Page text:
Our wonderful foster carer Lynne Blencowe has written a guest blog for International Day of Happiness.
Happiness: a mental or emotional state of well-being which can be defined by, among others, positive or pleasant emotions ranging from contentment to intense joy.
As a foster carer I usually experience many different emotions throughout the day, but no matter what the day has brought, I always like to end it on a positive note with the beautiful children who are part of our Chosen Family.
When I put the children to bed I always get them to say something specific and wonderful about themselves that has happened, or how they feel about themselves that day. This can be anything including, “I am really proud of myself as I got all of my spellings right”, “I am precious to you”, “I am beautiful and have beautiful skin.” I then tell them 5 positive things about themselves or what they have done that day. These might be, “I really loved that cup of coffee you made for me today – it was just what I wanted” or “Thank you for reading to me so beautifully today – I loved the expression you used – you are a great reader” or “You made me really laugh today when you told me that funny story of what happened at school”
To find 5 positive things to say to a child or young person when everything is going well is easy to do. What’s harder is finding those things when times are tough – but often that is when it is most important and meaningful. For me, I find it can be extremely useful in the prevention of Blocked Care which Dan Hughes and Jonathan Baylin describe in their book, “Brain based parenting” as:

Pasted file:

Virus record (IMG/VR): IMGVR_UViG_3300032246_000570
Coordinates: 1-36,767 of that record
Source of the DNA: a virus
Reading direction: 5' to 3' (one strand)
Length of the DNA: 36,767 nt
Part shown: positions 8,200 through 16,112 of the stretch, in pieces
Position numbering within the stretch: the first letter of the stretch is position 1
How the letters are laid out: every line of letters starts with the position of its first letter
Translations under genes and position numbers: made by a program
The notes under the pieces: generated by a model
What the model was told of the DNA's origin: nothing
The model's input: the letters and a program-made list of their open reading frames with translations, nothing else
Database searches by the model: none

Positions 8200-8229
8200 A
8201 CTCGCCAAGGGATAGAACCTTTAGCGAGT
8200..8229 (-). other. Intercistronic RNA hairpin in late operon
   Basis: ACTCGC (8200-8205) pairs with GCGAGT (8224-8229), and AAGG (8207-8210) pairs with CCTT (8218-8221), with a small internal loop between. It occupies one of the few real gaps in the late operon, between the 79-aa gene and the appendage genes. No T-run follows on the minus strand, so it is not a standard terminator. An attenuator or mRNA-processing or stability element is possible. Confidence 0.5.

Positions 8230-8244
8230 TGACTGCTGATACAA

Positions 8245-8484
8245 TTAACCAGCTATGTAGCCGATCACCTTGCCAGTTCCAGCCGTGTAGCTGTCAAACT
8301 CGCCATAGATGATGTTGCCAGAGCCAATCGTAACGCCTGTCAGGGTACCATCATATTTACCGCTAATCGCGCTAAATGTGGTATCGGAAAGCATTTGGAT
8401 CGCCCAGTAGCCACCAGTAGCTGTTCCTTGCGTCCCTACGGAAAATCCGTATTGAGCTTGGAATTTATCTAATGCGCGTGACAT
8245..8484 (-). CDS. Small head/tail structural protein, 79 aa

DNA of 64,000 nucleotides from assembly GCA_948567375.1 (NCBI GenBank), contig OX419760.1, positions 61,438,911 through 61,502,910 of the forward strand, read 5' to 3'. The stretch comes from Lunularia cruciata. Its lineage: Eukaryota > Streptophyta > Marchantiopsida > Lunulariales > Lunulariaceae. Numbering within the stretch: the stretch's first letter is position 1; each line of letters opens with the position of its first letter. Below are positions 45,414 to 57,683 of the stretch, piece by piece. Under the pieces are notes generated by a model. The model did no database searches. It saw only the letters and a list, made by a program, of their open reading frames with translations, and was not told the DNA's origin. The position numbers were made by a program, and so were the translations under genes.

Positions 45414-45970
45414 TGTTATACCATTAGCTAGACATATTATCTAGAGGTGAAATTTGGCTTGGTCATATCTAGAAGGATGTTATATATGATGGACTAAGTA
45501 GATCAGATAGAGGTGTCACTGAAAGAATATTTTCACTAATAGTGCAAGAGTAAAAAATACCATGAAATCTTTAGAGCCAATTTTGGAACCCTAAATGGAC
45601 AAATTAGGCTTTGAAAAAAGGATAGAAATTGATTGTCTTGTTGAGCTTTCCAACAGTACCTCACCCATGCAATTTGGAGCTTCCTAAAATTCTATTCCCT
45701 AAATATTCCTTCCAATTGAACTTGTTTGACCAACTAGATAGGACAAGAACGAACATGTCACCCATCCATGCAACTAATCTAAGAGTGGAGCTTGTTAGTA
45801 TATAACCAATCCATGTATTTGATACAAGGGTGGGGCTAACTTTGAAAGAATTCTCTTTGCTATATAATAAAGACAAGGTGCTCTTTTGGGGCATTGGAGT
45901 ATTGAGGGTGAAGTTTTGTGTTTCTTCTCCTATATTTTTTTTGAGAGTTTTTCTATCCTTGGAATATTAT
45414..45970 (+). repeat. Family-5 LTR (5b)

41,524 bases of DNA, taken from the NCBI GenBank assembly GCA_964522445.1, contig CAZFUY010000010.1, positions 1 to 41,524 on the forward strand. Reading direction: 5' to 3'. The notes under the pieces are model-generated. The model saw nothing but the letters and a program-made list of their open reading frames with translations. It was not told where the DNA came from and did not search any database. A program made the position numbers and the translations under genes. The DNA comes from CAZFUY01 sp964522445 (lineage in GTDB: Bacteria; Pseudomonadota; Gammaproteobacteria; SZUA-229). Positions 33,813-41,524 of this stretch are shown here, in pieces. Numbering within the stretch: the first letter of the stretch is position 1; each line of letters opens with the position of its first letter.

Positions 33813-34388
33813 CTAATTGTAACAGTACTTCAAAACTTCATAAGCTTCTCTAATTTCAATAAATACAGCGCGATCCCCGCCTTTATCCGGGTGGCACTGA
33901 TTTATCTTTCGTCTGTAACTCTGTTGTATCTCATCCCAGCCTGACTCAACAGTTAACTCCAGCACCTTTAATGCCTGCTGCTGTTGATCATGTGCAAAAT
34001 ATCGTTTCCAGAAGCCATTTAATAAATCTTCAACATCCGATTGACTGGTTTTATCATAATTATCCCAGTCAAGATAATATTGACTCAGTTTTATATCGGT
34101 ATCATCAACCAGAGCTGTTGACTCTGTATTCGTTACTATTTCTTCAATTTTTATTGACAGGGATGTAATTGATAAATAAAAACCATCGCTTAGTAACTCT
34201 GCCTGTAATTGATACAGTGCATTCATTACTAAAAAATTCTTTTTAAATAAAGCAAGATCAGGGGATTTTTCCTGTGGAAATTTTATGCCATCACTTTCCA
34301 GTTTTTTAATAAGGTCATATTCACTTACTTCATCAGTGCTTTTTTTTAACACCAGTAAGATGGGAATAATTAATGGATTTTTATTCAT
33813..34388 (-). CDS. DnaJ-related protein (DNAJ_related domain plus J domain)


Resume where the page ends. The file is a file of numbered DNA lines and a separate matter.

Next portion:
Blocked Care (the stressed-out survival-based brain mode). Blocked care’ describes ‘how stress can suppress a well-meaning parent’s capacity to sustain loving feelings and empathy towards his or her child’. It stems from a need for self-protection and defensiveness and fosters a reactive style of parenting that is narrowly focussed on the immediate behaviour and most negative aspects of the child. In blocked care there is a tendency to overreact to a child’s nonverbal communication; nonverbal communications are processed faster than verbal communications and therefore blocks verbal communication. Blocked care has a tendency to be judgemental
Some young people, especially teenagers, in my experience, find it very difficult to accept praise, so on occasions I have shouted messages through the bedroom door at night – “By the way – I loved the way you did your hair in that up-do style” and I have received the response, “**** **”” but a few days later I have been asked, “Did you really like my hair the other day?” So – they are always listening and taking in what you say – even if they pretend not to!
If at all possible, the only way for me to end each and every day, particularly on the International Day of Happiness, is with positive and pleasant emotions both for myself and the children I love. Maybe give it a try?
Happy International Day of Happiness.